Conversion of Six-Carbon Glucose
The first steps of the glycolytic pathway prepare for the electron
transfer and the eventual phosphorylation of ADP; these reactions make use of
the free energy of hydrolysis of ATP. Figure 17.3 summarizes this part of the
pathway, which is often called the preparation
phase of glycolysis.
Step 1.Glucose is phosphorylated to give
glucose-6-phosphate. Thephosphorylation of glucose is an endergonic reaction.
+ Pi - > Glucose-6-phosphate + H2O
∆G°' = 13.8 kJ mol–1= 3.3 kcal mol–1
hydrolysis of ATP is exergonic.
ATP + H2O
- > ADP + Pi
∆G°' = –30.5 kJ mol–1= –7.3 kcal mol–1
two reactions are coupled, so the overall reaction is the sum of the two and is
+ ATP - > Glucose-6-phosphate + ADP
∆G°' = (13.8 + –30.5) kJ mol–1= –16.7
kJ mol–1= –4.0 kcal mol–1
Recall that ∆G°' is calculated under standard states with the concentration of all reactants and products at 1 M except hydrogen ion. If we look at the actual ΔΓGin the cell, the number varies depending on cell type and metabolic state,but a typical value for this reaction is –33.9 kJ mol–1 or –8.12 kcal mol–1. Thus the reaction is typically even more favorable under cellular conditions. Table 17.1 gives the ∆G°' and G values for all the reactions of anaerobic glycolysis in erythrocytes.
reaction illustrates the use of chemical energy originally produced by the
oxidation of nutrients and ultimately trapped by phosphorylation of ADP to ATP.
Recall that ATP does not represent stored energy, just as an electric current
does not represent stored energy. The chemical energy of nutrients is released
by oxidation and is made available for immediate use on demand by being trapped
enzyme that catalyzes this reaction is hexokinase.
The term kinase is applied to the
class of ATP-dependent enzymes that transfer a phosphate group from ATP to a
substrate. The substrate of hexokinase is not necessarily glucose; rather, it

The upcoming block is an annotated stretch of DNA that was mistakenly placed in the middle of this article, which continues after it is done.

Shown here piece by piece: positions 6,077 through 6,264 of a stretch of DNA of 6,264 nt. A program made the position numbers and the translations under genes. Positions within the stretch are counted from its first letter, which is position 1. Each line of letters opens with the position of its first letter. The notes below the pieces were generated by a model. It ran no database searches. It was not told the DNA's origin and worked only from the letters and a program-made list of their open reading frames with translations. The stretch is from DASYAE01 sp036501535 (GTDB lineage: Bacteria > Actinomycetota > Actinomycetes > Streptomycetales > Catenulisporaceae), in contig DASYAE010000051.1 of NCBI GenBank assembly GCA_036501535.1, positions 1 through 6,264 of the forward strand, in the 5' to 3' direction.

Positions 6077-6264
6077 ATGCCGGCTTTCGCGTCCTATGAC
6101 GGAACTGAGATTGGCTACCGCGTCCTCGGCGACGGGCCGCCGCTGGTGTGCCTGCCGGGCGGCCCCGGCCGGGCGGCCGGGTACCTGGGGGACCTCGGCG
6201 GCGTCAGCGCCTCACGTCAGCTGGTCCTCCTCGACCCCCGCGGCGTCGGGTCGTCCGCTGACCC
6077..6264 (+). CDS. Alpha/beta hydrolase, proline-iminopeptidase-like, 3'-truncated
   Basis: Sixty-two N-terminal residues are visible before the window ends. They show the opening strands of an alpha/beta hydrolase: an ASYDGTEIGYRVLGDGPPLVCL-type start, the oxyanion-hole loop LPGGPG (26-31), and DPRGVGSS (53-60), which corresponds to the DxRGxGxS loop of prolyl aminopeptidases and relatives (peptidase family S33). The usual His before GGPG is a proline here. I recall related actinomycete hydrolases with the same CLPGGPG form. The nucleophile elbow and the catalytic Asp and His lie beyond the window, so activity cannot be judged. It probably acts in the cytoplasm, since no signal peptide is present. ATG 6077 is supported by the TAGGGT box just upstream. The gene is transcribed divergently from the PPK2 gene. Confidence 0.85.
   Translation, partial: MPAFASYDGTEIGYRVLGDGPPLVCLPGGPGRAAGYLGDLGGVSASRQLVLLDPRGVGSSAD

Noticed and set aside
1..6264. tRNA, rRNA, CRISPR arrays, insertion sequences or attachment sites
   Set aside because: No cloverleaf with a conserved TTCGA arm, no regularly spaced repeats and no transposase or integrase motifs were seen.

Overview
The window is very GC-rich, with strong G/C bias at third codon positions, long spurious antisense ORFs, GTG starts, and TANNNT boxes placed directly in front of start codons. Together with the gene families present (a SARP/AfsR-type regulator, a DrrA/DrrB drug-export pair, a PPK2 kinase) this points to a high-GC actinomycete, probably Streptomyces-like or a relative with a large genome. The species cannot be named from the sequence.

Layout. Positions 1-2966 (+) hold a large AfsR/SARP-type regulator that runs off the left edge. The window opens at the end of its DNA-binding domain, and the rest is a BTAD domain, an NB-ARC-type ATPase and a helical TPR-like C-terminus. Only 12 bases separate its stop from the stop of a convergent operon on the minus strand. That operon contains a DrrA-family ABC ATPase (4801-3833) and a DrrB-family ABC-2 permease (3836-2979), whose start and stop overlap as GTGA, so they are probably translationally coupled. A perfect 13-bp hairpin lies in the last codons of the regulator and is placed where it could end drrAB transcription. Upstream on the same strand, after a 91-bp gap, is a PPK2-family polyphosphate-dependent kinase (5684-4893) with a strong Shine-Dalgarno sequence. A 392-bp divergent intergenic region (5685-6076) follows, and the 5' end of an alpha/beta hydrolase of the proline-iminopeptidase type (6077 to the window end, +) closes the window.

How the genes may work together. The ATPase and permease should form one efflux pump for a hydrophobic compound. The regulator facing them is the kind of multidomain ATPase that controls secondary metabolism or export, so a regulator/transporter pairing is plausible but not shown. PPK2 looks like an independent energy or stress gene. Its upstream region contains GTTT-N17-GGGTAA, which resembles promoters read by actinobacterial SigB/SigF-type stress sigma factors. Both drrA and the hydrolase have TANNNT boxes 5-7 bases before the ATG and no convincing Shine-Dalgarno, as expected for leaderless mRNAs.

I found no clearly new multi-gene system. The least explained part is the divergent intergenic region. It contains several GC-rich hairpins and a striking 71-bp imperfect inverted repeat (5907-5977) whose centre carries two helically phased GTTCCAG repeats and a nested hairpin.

can be any one of a number of hexoses, such as glucose, fructose, and mannose.
Glucose-6-phosphate inhibits the activity of hexokinase; this is a control
point in the pathway. Some organisms or tissues contain multiple isozymes of
hexokinase. One isoform of hexokinase found in the human liver, called
glucokinase, lowers blood glucose levels after one has eaten a meal. Liver
glucokinase requires a much higher substrate level to achieve saturation than
hexokinase does. Because of this, when glucose levels are high, the liver can
metabolize glucose via glycolysis preferentially over the other tissues. When
glu-cose levels are low, hexokinase is still active in all tissues.
conformational change takes place in hexokinase when substrate is bound. It has
been shown by X-ray crystallography that, in the absence of substrate, two
lobes of the enzyme that surround the binding site are quite far apart. When
glucose is bound, the two lobes move closer together, and the glu-cose becomes
almost completely surrounded by protein (Figure 17.4).
type of behavior is consistent with the induced-fit theory of enzyme action. In
all kinases for which the structure is known, a cleft closes when substrate is
Step 2.Glucose-6-phosphate isomerizes to
isomerase is the enzyme that catalyzes this reaction. TheC-1 aldehyde group
of glucose-6-phosphate is reduced to a hydroxyl group, and the C-2 hydroxyl
group is oxidized to give the ketone group of fructose-6-phosphate, with no net
oxidation or reduction. (Recall that glucose is an aldose, a sugar whose
open-chain, noncyclic structure contains an aldehyde group, while fructose is a
ketose, a sugar whose corresponding structure contains a ketone group.) The
phosphorylated forms, glucose-6-phosphate and fructose-6-phosphate, are an
aldose and a ketose, respectively.
Step 3.Fructose-6-phosphate is further
phosphorylated, producing fructose- 1,6-bisphosphate.
the reaction in Step 1, the endergonic reaction of phosphorylation of
fructose-6-phosphate is coupled to the exergonic reaction of hydrolysis of ATP,
and the overall reaction is exergonic. See Table 17.1.
reaction in which fructose-6-phosphate is phosphorylated to give fructose-1,6-bisphosphate is the one in which the